Every year for the past eleven years, Open Education Week has raised awareness and highlighted innovative open education successes worldwide. The U.S. Department of Education defines an open education ecosystem as one that involves making learning materials, data, and educational opportunities available without restrictions imposed by copyright laws, access barriers, or exclusive proprietary systems that lack interoperability and limit the free exchange of information.
At a hybrid panel discussion at Washington University Libraries, Open Educational Practices: Affordability Plus on March 8, Andrew Butler, associate professor of education, Michael Wysession, professor of Earth and planetary sciences, and Sally Wu, assistant director of educational technology, explored how open pedagogy is used to enhance group work and classroom assessment, digital literacy and curation skills, and can encourage students to contribute their voice and see their work being used out in the world. Traditional practices and closed (as opposed to open) resources do not lead to the same level of innovative teaching and research practices as our campus aspires to and our strategic plan calls for.
Growing Pains: Academic Integrity and Deeper Learning
Students’ emotional investment in the content they create and the fear of failure are barriers to fully embracing open educational practices and tools. But recognizing that failure is part of learning and growth, and that open practices are intended to evolve over time as collective knowledge improves is a promising prospect. An audience member asked about academic integrity with open educational resources, and while all the panelists agreed that there wasn’t a particular solution, this speaks toward the fact that working with open practices and resources makes it more difficult to implement instructional practices to prevent cheating or plagiarism. However, this question also calls for a change in perspective: the emphasis on performance and grades needs radical change. Open educational resources allow students deeper understanding by building things authentically, but how are we going to measure success? What should new benchmarks be?
The barriers instructors face with open educational practices are lingering misconceptions of quality. More importantly, funding models remain an issue. Regardless of the form open education takes, whether research articles or textbooks or otherwise, acceptance has been slow. There are a lot of small projects like editing Wikipedia entries, annotating materials, and open syllabi that are making students’ experiences in the classroom more collaborative and personalized. However, open educational resources intended to replace textbooks are not free to make and take time away from other research activities. Because traditional publishing models operate from financial payoffs, there needs to be a comfortable replacement, and incentives and rewards. In his talk, Wysession discussed several projects (like PHET interactive simulations and On the Cutting Edge Geoscience education) that used funding from agencies, professional development societies, and consortia. While this proves there are successful initiatives happening, there can be better sustainability through longstanding financial commitments to open education.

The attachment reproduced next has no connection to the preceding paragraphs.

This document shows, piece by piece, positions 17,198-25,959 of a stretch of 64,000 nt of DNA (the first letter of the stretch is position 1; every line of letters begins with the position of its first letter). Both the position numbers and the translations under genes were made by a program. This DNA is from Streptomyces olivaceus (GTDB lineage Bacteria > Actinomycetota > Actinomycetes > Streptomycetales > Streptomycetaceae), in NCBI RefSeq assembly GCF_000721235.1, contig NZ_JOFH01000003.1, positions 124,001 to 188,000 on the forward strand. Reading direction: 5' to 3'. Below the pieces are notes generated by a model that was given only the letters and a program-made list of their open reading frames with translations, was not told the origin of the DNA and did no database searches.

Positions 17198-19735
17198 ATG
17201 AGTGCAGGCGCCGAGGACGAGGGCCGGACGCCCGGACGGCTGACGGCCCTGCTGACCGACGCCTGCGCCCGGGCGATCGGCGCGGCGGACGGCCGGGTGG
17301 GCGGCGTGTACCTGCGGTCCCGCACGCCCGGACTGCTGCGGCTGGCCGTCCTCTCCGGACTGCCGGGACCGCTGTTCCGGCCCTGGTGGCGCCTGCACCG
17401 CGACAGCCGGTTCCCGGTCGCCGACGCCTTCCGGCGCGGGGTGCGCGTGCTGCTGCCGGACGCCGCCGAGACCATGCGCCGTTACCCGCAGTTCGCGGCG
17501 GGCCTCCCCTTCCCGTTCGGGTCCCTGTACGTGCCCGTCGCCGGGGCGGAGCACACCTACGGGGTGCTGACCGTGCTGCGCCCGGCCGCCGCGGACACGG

What we have now and are excited to develop are several library services and staff to assist with copyright and technical compatibility questions—not to mention, library services are built with the preservation of materials in mind. Also, the Center for Teaching and Learning provides consultations, workshops, and resources to build educational technologies for content creation, annotation, discussion, and collaboration with students.
The Right Timing
Our campus is calling for change. The White House Office of Science and Technology Policy memorandum, Ensuring Free Immediate & Equitable Access to Federally Funded Research (Nelson, 2022) is calling for free research material to be available more quickly and freely. In many ways, open educational practices and resources can answer these calls to create equal opportunities. It is a positive, momentous time for this awareness and activity.
At the start of this event, we polled the audience about what brought them. Responses included learning ways of getting students creatively engaged with materials they’re using in courses and sharing and learning about needs and opportunities in this area through partnerships. Toward the end of the event, another poll indicated that several participants are already using materials in shared, reusable, and open ways. Many of us are eager to share our expertise, resources, and experiences.
What are you and your students doing in this area? Get in touch with us about facilitating or joining a future roundtable or workshop event happening in the fall. In addition to these events within this series, stay tuned for bigger partnerships and news moving forward. Please email us at email@example.com to express interest and stay in touch.
- Scholarly Communications & Digital Publishing Services
- Center for Teaching and Learning Creative Assignment Development
Treasa Bane is the copyright and scholarly communication librarian at Washington University.